Tuesday, December 21, 2004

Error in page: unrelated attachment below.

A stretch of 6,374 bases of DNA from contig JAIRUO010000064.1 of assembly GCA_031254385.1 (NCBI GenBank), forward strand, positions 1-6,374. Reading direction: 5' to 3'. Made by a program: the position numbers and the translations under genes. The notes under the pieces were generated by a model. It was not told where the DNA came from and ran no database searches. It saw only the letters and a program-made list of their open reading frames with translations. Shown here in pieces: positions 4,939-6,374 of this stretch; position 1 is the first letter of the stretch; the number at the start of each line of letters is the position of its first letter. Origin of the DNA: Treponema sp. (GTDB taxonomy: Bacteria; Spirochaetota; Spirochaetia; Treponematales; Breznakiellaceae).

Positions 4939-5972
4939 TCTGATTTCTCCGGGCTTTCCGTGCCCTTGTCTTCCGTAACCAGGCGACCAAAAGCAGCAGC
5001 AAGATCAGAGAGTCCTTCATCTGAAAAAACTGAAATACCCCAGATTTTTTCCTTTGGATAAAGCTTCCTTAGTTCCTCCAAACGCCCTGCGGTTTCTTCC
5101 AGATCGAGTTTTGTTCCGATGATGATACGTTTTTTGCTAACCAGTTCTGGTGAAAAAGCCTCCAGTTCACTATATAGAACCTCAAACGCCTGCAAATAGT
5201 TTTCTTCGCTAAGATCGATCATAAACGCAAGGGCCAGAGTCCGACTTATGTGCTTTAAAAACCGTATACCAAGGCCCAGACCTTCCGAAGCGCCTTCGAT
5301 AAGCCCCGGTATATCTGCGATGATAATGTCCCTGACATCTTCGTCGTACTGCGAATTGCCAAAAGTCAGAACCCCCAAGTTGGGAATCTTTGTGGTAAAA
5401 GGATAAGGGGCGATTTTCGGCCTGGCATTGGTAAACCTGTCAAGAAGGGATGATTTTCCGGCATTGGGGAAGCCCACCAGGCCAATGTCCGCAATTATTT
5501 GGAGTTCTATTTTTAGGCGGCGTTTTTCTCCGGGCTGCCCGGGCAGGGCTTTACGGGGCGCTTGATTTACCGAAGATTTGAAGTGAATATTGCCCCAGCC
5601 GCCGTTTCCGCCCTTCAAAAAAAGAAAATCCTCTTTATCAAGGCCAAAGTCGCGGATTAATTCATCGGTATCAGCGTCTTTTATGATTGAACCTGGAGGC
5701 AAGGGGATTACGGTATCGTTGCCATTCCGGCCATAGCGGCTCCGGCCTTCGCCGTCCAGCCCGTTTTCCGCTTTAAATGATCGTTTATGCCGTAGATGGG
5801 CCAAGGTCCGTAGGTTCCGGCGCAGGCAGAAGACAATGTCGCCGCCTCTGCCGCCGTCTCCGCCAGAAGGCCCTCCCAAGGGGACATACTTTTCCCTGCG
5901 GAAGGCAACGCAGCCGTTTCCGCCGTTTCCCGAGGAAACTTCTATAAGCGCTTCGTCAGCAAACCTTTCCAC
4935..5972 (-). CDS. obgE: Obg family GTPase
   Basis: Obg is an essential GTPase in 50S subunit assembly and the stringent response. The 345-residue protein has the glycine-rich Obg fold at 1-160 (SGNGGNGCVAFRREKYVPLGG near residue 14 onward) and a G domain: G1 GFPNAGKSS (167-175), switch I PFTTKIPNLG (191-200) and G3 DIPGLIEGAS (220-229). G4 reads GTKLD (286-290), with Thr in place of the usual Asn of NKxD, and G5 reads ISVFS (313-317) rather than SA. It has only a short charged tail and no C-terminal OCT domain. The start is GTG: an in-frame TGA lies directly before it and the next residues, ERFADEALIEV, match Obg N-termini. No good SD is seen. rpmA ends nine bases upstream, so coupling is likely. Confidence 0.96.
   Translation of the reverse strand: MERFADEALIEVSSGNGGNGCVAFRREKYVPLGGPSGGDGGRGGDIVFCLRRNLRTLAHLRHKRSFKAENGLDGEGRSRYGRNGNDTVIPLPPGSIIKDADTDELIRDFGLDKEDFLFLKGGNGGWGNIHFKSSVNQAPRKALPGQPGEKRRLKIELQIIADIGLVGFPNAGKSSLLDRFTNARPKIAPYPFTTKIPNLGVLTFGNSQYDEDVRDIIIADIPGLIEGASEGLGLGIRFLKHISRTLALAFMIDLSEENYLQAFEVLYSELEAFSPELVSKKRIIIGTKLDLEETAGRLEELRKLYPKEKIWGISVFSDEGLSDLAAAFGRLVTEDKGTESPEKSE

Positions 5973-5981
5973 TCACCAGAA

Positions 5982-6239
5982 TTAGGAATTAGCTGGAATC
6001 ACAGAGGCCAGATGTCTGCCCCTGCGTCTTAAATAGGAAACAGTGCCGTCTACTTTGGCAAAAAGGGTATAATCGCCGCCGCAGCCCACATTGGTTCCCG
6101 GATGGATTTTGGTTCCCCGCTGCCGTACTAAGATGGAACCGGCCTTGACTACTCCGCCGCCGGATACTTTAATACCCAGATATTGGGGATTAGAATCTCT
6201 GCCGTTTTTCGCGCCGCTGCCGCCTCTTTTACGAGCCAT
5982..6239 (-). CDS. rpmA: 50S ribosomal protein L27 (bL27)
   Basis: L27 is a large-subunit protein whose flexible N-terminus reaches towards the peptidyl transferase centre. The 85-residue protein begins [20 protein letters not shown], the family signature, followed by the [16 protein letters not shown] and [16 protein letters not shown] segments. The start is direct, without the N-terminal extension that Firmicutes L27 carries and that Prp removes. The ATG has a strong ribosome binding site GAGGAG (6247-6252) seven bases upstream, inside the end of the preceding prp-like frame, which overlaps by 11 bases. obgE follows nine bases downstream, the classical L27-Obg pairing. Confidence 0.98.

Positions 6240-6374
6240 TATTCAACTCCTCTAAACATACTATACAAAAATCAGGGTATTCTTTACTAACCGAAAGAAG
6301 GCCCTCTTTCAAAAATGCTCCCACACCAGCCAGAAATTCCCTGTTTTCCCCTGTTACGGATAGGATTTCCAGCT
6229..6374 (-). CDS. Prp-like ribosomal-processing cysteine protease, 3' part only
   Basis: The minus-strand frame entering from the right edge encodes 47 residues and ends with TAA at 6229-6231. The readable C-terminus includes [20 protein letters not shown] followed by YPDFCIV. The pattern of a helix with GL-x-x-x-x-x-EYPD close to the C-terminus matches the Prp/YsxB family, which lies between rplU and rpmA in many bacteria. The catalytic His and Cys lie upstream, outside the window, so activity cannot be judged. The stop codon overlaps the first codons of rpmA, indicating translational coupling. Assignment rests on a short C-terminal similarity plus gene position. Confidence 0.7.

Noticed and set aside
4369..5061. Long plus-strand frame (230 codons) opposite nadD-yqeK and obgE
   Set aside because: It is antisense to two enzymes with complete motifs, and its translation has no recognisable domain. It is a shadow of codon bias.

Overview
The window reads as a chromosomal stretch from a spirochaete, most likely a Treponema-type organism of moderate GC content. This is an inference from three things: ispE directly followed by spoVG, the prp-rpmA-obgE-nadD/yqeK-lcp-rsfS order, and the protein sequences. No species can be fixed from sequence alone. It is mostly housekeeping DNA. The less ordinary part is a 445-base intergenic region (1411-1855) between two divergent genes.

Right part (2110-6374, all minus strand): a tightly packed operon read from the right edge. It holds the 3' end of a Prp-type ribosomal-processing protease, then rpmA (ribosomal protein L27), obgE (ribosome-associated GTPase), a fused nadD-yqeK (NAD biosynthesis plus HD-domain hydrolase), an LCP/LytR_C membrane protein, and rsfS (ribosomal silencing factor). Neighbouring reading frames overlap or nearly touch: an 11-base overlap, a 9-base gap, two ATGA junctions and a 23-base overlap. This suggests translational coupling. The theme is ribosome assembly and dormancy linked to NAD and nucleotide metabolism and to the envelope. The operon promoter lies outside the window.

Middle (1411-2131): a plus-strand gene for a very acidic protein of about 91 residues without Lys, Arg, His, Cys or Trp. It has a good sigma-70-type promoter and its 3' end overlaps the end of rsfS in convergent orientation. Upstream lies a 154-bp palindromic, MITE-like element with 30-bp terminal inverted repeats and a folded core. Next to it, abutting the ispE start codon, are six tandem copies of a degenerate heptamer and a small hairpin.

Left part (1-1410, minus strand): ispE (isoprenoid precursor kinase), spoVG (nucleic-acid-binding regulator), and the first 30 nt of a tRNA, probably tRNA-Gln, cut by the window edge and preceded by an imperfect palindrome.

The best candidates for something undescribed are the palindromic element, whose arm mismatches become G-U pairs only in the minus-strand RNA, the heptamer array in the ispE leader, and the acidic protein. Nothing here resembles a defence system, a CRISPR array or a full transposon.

War News for Tuesday, December 21, 2004 Happy Solstice Edition Bring ‘em on: In addition to several deaths already covered in yesterday’s post, this article notes that the bodies of three Iraqi National Guardsmen, kidnapped on Sunday, were discovered in Yethrib. A Turkish truck driver was killed by a bomb near Tikrit. Two members of the National Salvation party were shot dead in Samarra. The Ahmed Ismail mosque in northern Mosul was raided by joint US/Iraqi forces and its main cleric, Sheikh Bashar Awad, was detained, according to a mosque spokesman. Bring ‘em on: Five US soldiers and an Iraqi civilian wounded by IED near Hiwaja Bring ‘em on: Iraqi government official shot dead in Baquba. Child kidnapped in Siniya, near Baiji, to pressure the mother to quit her job working for the US army. Bring ‘em on: Six Iraqi civilians killed, nine wounded, in US airstrikes on Hiyt, Al Anbar province. Bring ‘em on: More attacks against oil pipeline complex near Baiji Hope the consensus holds: Iraqi Shia leaders appealed to their supporters to show restraint yesterday after two deadly blasts targeted their religious centres in an apparent attempt to trigger civil war. "They are trying to ignite a sectarian civil war and prevent elections from going ahead on time," one prominent Shia cleric, Mohammad Bahr al-Uloum, told Reuters news agency. "They have failed before and they will fail again. The Shia are committed not to respond with violence, which will only lead to violence." Even the volatile Sadr Movement, led by the firebrand Shia cleric, Moqtada al-Sadr, cautioned against reprisals. "A civil war will be hell. The consensus is against revenge," said his political liaison officer, Ali al-Yassiri. Fallujah: Fallujans are to begin trickling back this week, but a month after the battle for the city, devastation is everywhere. Burned out cars block streets, even homes that still stand are missing roofs or walls, dead dogs litter narrow alleys. Iraq's interim government said yesterday each family will be compensated for property damaged during the fighting between U.S. troops and insurgents. On the outskirts, Marines man checkpoints with low concrete walls, covered with gravel and ringed by barbed wire, where Iraqis will be checked in, getting a badge they must wear at all times. Each family will be given a one-time payment of 150,000 Iraqi dinars, about $100, when they return. "Given my druthers, I'd love to have two more months to rebuild the city to turn it into one of those things that you see about a model city, about trees with a little sign and 'Welcome back to Fallujah' -- but we never intended to do that," said Marine Col. John Ballard. "I believe 100 percent when you liberate a city you've got to give it back to the people," the commander of the Marines' 4th Civil Affairs Group added. Where the fuck do they find these guys? Mosul: Mosul, a city on the Tigris river with a population of 1.2 million, is largely populated by Sunni Muslims but has a large Kurdish minority. It has increasingly fallen into the hands of Sunni insurgents over the past six weeks. Insurgents launched an uprising on 10 November, two days after the US Marines started their attack on Mosul, and stormed 10 police stations. Out of a local police force of 8,000, all but 1,000 have deserted and only 400 of those remaining are considered reliable. No question: In a sobering assessment of the Iraq war, President Bush acknowledged Monday that Americans' resolve has been shaken by grisly scenes of death and destruction and he pointedly criticized the performance of U.S.-trained Iraqi troops. "No question about it," he said. "The bombers are having an effect." The president also offered a warm testimonial for Defense Secretary Donald H. Rumsfeld in the face of spreading expressions of no-confidence by GOP senators. Rumsfeld appears "rough and gruff," Bush said, but "he's a good, decent man. He's a caring fellow." He said he understands why Americans have doubts about Iraq's ability. "They're looking on your TV screen and seeing indiscriminate bombings, where thousands of innocent — or hundreds of innocent Iraqis are getting killed ..." But Bush said those pictures do not reflect that 15 of Iraq's 18 provinces are relatively stable and that small businesses are starting up. "Life is better now than it was under Saddam Hussein." Relative Stability: A Brief Examination Dahuk Province, Capital Dahuk: On December 5 the governor of Dohuk province escaped a second assassination attempt, in a bomb attack claimed by the Islamist Ansar al-Sunna group. The same group claimed another attempt on Nishervan Ahmed's life on September 14. Doesn’t sound too stable. Erbil Province, Capital Erbil: A Kurdish province effectively outside of Iraqi governmental control for the last 15 years, it has been relatively stable throughout the war. We’ll give him this one. However, let’s not forget that over 100 people died in Erbil last February in suicide bombings directed at the offices of two main Kurdish factions. Stability is, after all, relative. Ninevah Province, Capital Mosul: December 19 - One Iraqi eighth-grader was killed and six others wounded Saturday morning in Mosul when insurgents trying to detonate a roadside bomb in the path of a routine American patrol misfired and hit a school bus full of children, the military said. Also see the article on Mosul cited above. Definitely not stable. Sulaimaniya Province, Capital Sulaimaniya: Another comparatively peaceful Kurdish province. Relatively stable. Tamim Province, Capital Kirkuk: See ‘Bring ‘em on’ second entry. There are also numerous reports of recent attacks on oil pipelines in the vicinity of Kirkuk. Four Kurds were shot to death in Hiwiya on Sunday. Not very stable, nope. Salahuddin Province, Capital Samarra: See the first ‘Bring ‘em on’ entry. On Saturday one Iraqi was killed and eight wounded in an attack on an election center. A woman official was kidnapped from here on December 2 and her bullet riddled body was discovered three days later. Oh, yes, the Turkish truck driver killed in Tikrit yesterday goes here too, right? Can’t call this one too stable. Al Anbar Province, Capital Ramadi: Ramadi? Fallujah? Say no more. Definitely not stable, not even relatively. Diyala Province, Capital Baquba: Well, an official was just shot dead in Baquba, see ‘Bring ‘em on’ entry three above. Got some dead ING soldiers and police in Baquba last Friday, some US soldiers killed there this month too…nah. Not stable. Baghdad Province, Capital Baghdad: We don’t really need to discuss this one either, do we? Not stable. Karbala Province, Capital Karbala: Even if you overlook the dozens of people who got blown up Sunday in Karbala, it would still be a stretch to call this one stable. And we aren’t going to overlook those people. Babil Province, Capital Al Hillah: Two Marines died December 13 in explosions in Babil Province. Not a sign of stability. Wasit Province, Capital Al Kut: On December 16, the British Foreign Office issued an advisory against any travel to Baghdad and its five adjacent provinces, including Wasit. They probably wouldn’t do that if they thought it was stable. We’ll defer to their judgment here and call it not stable. Najaf Province, Capital Najaf: Hmm. Day before yesterday 49 people were killed and 90 wounded in a car bombing here. Let’s call this one unstable too. Qadisiyah Province, Capital Diwaniyah: Bulgarian troops based in Diwaniyah reported being under mortar fire on December 14. They probably didn’t feel like things were too stable when that happened. But all in all, this province is less unstable than some of its neighbors. Maybe call this one a wash. Dhi-Qar Province, Capital Nasiriyah: This one looks to be pretty quiet lately. So have Muthana and Maysan Provinces. The Shi’ite south is not as bad as other parts of Iraq, so we can call all three of these provinces relatively stable. Basra Province, Capital Basra: Last April five suicide bombings near police stations and a police academy in Basra killed 74 people and wounded 160 others but it’s been quiet since then, I think. How long after a major attack until a province is considered relatively stable? Ah, let’s be generous and give it to George. So, based on a Google search that took maybe two hours and which I know is nothing like comprehensive for any of these provinces, plus the maps I’m using suck and I’m not even sure what towns are in what provinces, not to mention all the different ways you can spell the names of places in Iraq, I can still conclude that out of eighteen provinces only six can be considered even relatively stable and at least a couple of those suffered major violence less than a year ago. Therefore it is Mr. Bush who is hallucinating, not me. But we already knew that. And as to whether the average Iraqi would agree that life is better now than it was under Hussein…let's leave that for another time. The Grand Coalition Another plastic turkey in Baghdad: British Prime Minister Tony Blair held talks with Interim Prime Minister Ayad Allawi Tuesday during surprise visit to Iraq that comes ahead of national elections and amid a fierce insurgency. Blair flew into the Iraqi capital at about 11 a.m. aboard a British military transport aircraft from Jordan. Wearing a dark suit, he walked briskly across the airport tarmac and boarded a Royal Air Force helicopter that flew him to Baghdad's center, escorted by U.S. Black Hawk helicopters. His visit had not been disclosed beforehand for security reasons. Sinking ship, meet rat: The last of Hungary's troops in the US-led coalition left Iraq, completing the new EU member's withdrawal from the conflict-torn country, a defence official said. "The last Hungarian soldier left Iraq this afternoon and all 300 troops will be back home before Christmas," defence ministry spokesman Istvan Bocskai told AFP. American Moral Leadership Executive order?: A document released for the first time today by the American Civil Liberties Union suggests that President Bush issued an Executive Order authorizing the use of inhumane interrogation methods against detainees in Iraq. Also released by the ACLU today are a slew of other records including a December 2003 FBI e-mail that characterizes methods used by the Defense Department as "torture" and a June 2004 "Urgent Report" to the Director of the FBI that raises concerns that abuse of detainees is being covered up. The two-page e-mail that references an Executive Order states that the President directly authorized interrogation techniques including sleep deprivation, stress positions, the use of military dogs, and "sensory deprivation through the use of hoods, etc." The FBI e-mail, which was sent in May 2004 from "On Scene Commander--Baghdad" to a handful of senior FBI officials, notes that the FBI has prohibited its agents from employing the techniques that the President is said to have authorized. Or no executive order?: Harsh interrogation methods of Iraqi prisoners went "beyond the bounds of standard FBI practice," the FBI's top official in Iraq said in a memo released yesterday. While the memo doesn't directly say who authorized the practices, two government officials who spoke on condition of anonymity said the methods were approved by Secretary of Defense Donald Rumsfeld. The memo includes several references to an "executive order" signed by President Bush, but the two government officials said that was an error and that the reference was to Defense Department directives. Now, how many officials was it that outed Valerie Plame? Hmmm.... Either way the mindset was there: Just two weeks after the September 11 attacks, a secret memo to White House counsel Alberto Gonzales’ office concluded that President Bush had the power to deploy military force “preemptively” against any terrorist groups or countries that supported them—regardless of whether they had any connection to the attacks on the World Trade Towers or the Pentagon. The memo, written by Justice Department lawyer John Yoo, argues that there are effectively “no limits” on the president’s authority to wage war—a sweeping assertion of executive power that some constitutional scholars say goes considerably beyond any that had previously been articulated by the department. That Allawi sure is a quick learner: Human rights advocates and lawyers say Iraq's hush-hush legal proceedings against Saddam Hussein's ousted regime and the secrecy leading up to the investigative hearings that began late last week threaten to undermine the legitimacy of the trial process. Under Iraqi law the investigative hearings are the first step toward a trial. But the timing of the court appearances just ahead of Jan. 30 general elections has prompted accusations the legal proceedings were being expedited to boost Allawi's political standing. This should win some hearts and minds: A North Carolina National Guard member thought to be the first U.S. soldier convicted of murdering an Iraqi said he "snapped" and shot the 17-year-old boy after they had consensual sex, according to court-martial records released this week. Pvt. Federico Daniel Merida, 21, of Biscoe, a tiny town south of Asheboro, pleaded guilty during a court-martial in Iraq to shooting the Iraqi national guard private, whose name the Army withheld. Merida was sentenced Sept. 25 to 25 years in prison and reduced in rank. He will be dishonorably discharged. Positive News A real American hero: ''Being against the war is the only way to be for the troops,'' said Hoffman. ''We're doing them no good by sending them over there. ''The 25-year-old Marine veteran is a co-founder of Iraq Veterans Against the War, a 5-month-old organization that claims 150 members, including some on active duty in Iraq. It wants the immediate withdrawal of all occupation forces from Iraq, ''real'' reconstruction aid for that country and properly funded and administered veterans' benefits. ''I need to make sure this stops,'' he said. ''The honest truth needs to be told in order for this war to end. We've got to get these guys home now before another guy is killed on either side." ''This war would be over right now if people really understood the horror of it.'' Like Vietnam, said Hoffman, the only way to end the war will be for millions of Americans to get out on the streets every week and demand that it end. A hopeful sign: A new Washington Post-ABC News poll shows that, for the first, a majority of America have concluded that, given its costs, the conflict in Iraq is "not worth fighting."This total of 56% is eight points higher than last summer. While a slight majority believe the invasion of Iraq war contributed to the long-term security of the United States, 70 percent of Americans think these gains have come at an "unacceptable" cost in military casualties. The Human Cost My love and emotions: "We arrived to the place where the dead is washed before they are buried," Razak wrote later in a report of the events. "I opened the coffin and was shocked, it was my mom with bullets all over her body. A bullet in her right eye and another bullet entered her cheek and exited from the upper neck, another one in the upper thigh and leg, right hand and arms, these are gun bullets.... Her right hand was lifted and open in passion of trying to protect her face." "When I saw all that, I became crazy, screaming as loud as possible, I took hold of her body and started talking to her, I asked her why she came out (of the house), why did she leave me alone, who do I have after her, I shook her strongly, she did not answer, I was unable to take it any longer, I left the room of washing and went outside screaming loudly why? why? I lost everything, the protective mother, my helper, my love and emotions." Lost last words: Justin M. Ellsworth's family clung to every word that slipped from the 20-year-old Marine's fingertips into e-mails from the battlefront in Iraq. The messages were brief and optimistic, eager for news from home and written to reassure loved ones that Justin was alive and well. Ellsworth's father John read each one again and again. John Ellsworth last spoke on the telephone to his son Nov. 3, 10 days before Justin was killed by a roadside bomb during a foot patrol with other Marines in Al Anbar province. Justin's body has been returned home to his family, but those e-mails -- once a lifeline between the Marine and the dozens of loved ones he left behind -- are being held hostage in an unusual cyberspace legal limbo that has pitted the Oakland County family against Internet giant Yahoo! The case raises significant legal questions for which there appear to be no clear answers. Commentary Comment: All the official transcripts of White House signing ceremonies for every defense spending bill, all the presidential proclamations for Veterans Day and every prepared statement by the secretary of defense before a congressional committee include the same stock phrase. U.S. troops are invariably referred to as "the best trained, best equipped" ever. Best equipped? To call today's American troops in Iraq the "best equipped" is more than an exaggeration; it is bilge, baloney and cruel. An America coming out of the Great Depression somehow found the leadership and the will to build and deploy around the globe 2.5 million trucks in the same period of time that the incumbent U.S. government has failed to get 30,000 fully armored vehicles to Iraq. Editorial: Secretary of Defense Donald Rumsfeld stated recently that the nation goes to war with the Army it has, not the one it wants. But that begs the question: Why doesn't the United States have the Army it wants on the ground in Iraq? Granted, wars are notoriously unpredictable. Generals throughout history have made the mistake of fighting the last war -- in other words, calculating troop and equipment needs and strategy based on past experience, only to find that calculations don't fit the current engagement. Rumsfeld, however, was guilty not so much of fighting the last war as of not listening to his generals and of failing utterly to anticipate the aftermath of a successful invasion of Iraq. Casualty Report Local story: Modesto, CA, Marine killed in Fallujah A Worthy Cause Here is a link to a blog that is running a campaign to get phone cards to wounded soldiers at Walter Reed. Apparently the armed forces do not supply a way for these servicemen and women to call home. So here’s a way you can brighten someone’s life over the holidays or any time. Please contribute if you can. And a very happy solstice to you all. .